Of all the many countries in Europe, few can boast such a variety of birds and other wildlife as Spain. From lammergeiers to Spanish imperial eagles, and Iberian lynxes to Eurasian brown bears, Spain is a must-visit destination for any keen bird and wildlife watcher.
The key to Spain’s huge array of wild creatures is the variety of habitats. From the Atlantic coast in the north to the Mediterranean in the south, and the mountains of the Pyrenees and Picos de Europa to the marismas of the Coto Doñana, Spain is packed with great places to watch birds and wildlife.
More than 600 different kinds of bird have been recorded in Spain, of which more than 400 are residents or regular visitors. These include some of the rarest and most sought-after species in Europe.
The country is the continent’s hotspot for raptors, with large and thriving populations of 26 different species, many of which can be seen throughout the year. All four European vultures – griffon, black, Egyptian and the bearded vulture or lammergeier – breed here in good numbers.
Eagles, too, abound: with five species, including the huge golden and Spanish imperial, as well as the smaller booted, Bonelli’s and short-toed varieties. Depending on the time of year, all these species can be found in the Pyrenees. Contact Boletas Birdwatching Centre.
Bearded vulture or lammergeier photo credit Barcelona Birding Point
You can also enjoy Spain’s birds in more unusual settings. One of Europe’s rarest birds-of-prey, the elegant lesser kestrel, breeds on churches and cathedrals in cities such as Seville and Trujillo, while peregrines nest on Gaudi’s famous Sagrada Familia in Barcelona. Another Spanish speciality, easy to see in many towns and cities, is the white stork, which returns from Africa each spring to build its huge nest out of sticks on prominent buildings.
One reason why birds-of-prey are so common and widespread is that Spain boasts the second highest average altitude of any European country – beaten only by Switzerland. Away from the costas, most of Spain is either hilly or mountainous, with ranges running mostly from west to east across the country, interspersed with flat, open plains which have their own special birdlife.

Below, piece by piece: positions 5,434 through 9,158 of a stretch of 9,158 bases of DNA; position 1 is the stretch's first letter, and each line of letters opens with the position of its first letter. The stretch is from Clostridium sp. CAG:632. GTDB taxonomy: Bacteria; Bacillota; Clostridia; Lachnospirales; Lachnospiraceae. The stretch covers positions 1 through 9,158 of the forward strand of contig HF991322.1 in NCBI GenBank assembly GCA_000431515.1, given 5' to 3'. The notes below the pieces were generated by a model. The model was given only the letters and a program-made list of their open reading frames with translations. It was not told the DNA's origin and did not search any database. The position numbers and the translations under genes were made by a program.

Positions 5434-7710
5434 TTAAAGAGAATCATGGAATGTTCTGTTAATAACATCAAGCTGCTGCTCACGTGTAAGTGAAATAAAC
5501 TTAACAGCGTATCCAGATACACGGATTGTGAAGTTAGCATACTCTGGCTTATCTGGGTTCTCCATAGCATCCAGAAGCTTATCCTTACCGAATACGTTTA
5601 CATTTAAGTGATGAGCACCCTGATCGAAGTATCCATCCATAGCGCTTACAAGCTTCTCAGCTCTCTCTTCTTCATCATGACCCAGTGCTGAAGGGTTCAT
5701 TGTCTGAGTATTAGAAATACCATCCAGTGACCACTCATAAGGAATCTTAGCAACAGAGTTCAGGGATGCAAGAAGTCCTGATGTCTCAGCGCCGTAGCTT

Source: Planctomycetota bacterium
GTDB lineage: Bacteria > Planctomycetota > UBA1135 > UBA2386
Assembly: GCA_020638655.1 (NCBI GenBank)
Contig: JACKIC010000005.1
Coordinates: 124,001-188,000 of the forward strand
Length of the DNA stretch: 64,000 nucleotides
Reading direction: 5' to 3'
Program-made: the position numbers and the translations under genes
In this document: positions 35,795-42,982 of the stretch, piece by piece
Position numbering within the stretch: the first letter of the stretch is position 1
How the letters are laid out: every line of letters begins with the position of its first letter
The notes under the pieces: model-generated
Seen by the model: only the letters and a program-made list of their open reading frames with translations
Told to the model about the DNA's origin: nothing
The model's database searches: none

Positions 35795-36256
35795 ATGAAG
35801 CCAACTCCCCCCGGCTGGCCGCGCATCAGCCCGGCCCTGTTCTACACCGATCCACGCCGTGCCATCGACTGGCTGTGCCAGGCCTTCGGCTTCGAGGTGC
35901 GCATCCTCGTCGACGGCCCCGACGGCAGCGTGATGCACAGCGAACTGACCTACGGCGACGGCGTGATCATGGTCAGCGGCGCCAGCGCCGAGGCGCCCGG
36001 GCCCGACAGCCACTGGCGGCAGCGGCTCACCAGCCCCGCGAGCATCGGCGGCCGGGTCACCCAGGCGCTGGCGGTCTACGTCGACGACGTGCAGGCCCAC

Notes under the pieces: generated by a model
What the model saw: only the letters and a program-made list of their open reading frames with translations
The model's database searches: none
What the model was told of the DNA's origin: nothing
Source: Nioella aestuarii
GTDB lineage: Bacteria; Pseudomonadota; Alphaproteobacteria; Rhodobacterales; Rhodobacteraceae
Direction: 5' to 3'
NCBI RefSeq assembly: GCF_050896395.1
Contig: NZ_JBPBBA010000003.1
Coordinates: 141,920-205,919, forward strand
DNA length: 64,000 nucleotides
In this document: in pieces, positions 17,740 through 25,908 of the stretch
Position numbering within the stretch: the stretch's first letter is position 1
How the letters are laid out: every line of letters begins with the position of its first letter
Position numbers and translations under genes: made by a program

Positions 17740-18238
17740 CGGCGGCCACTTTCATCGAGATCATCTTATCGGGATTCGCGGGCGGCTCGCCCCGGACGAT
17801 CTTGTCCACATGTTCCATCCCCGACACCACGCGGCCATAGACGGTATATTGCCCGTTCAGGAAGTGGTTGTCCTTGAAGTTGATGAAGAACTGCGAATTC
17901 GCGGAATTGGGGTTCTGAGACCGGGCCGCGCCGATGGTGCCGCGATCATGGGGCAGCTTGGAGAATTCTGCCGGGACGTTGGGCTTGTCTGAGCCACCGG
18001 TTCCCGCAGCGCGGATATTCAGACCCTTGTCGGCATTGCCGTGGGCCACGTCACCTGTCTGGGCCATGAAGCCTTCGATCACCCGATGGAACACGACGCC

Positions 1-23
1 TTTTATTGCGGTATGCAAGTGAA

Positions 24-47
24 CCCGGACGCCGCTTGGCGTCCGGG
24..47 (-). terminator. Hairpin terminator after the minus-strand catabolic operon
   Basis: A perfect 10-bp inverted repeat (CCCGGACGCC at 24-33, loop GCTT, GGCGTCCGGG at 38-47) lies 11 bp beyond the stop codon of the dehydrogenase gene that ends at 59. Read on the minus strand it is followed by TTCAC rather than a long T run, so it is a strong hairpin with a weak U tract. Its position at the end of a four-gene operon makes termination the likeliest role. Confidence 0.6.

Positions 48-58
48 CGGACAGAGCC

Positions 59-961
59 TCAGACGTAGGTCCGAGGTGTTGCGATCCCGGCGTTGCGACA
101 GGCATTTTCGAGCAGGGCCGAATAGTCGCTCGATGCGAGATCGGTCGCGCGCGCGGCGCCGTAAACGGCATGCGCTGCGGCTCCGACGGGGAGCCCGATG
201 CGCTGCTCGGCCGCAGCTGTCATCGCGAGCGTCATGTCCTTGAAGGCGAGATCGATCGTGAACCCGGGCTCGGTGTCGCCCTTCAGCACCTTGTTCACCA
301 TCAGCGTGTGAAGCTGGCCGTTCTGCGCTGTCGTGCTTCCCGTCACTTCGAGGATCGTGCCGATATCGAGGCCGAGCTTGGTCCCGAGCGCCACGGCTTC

So, the keen birder can spend the morning on the high tops, searching for high-altitude specialists such as wallcreeper, alpine accentor and snow finch; before descending onto the plains. Here they can find great and little bustards, pin-tailed and black-bellied sandgrouse – all species which are either absent or hard-to-see in the rest of Europe.
The plains are also home to a host of larks, including the huge calandra, the tiny lesser short-toed, and the rare and elusive Dupont’s lark, which usually requires a visit before dawn to catch it singing – and even then, it can easily be missed. In winter, vast flocks of cranes – migrants from northern Europe – can also be found here.
Further south, the cork oak forests of Extremadura and Andalucía are home to more raptors, including the mighty Spanish imperial eagle. This very rare species, found only in the Iberian Peninsula, has come back from the brink of extinction in recent years. At one point, the world population was down to as few as fifty pairs; but today, thanks to careful conservation measures, there are almost 400 breeding pairs. Contact either Birding Extremadura or Birding Extremadura Centre.
Spanish imperial eagle photo credit Birding Extremadura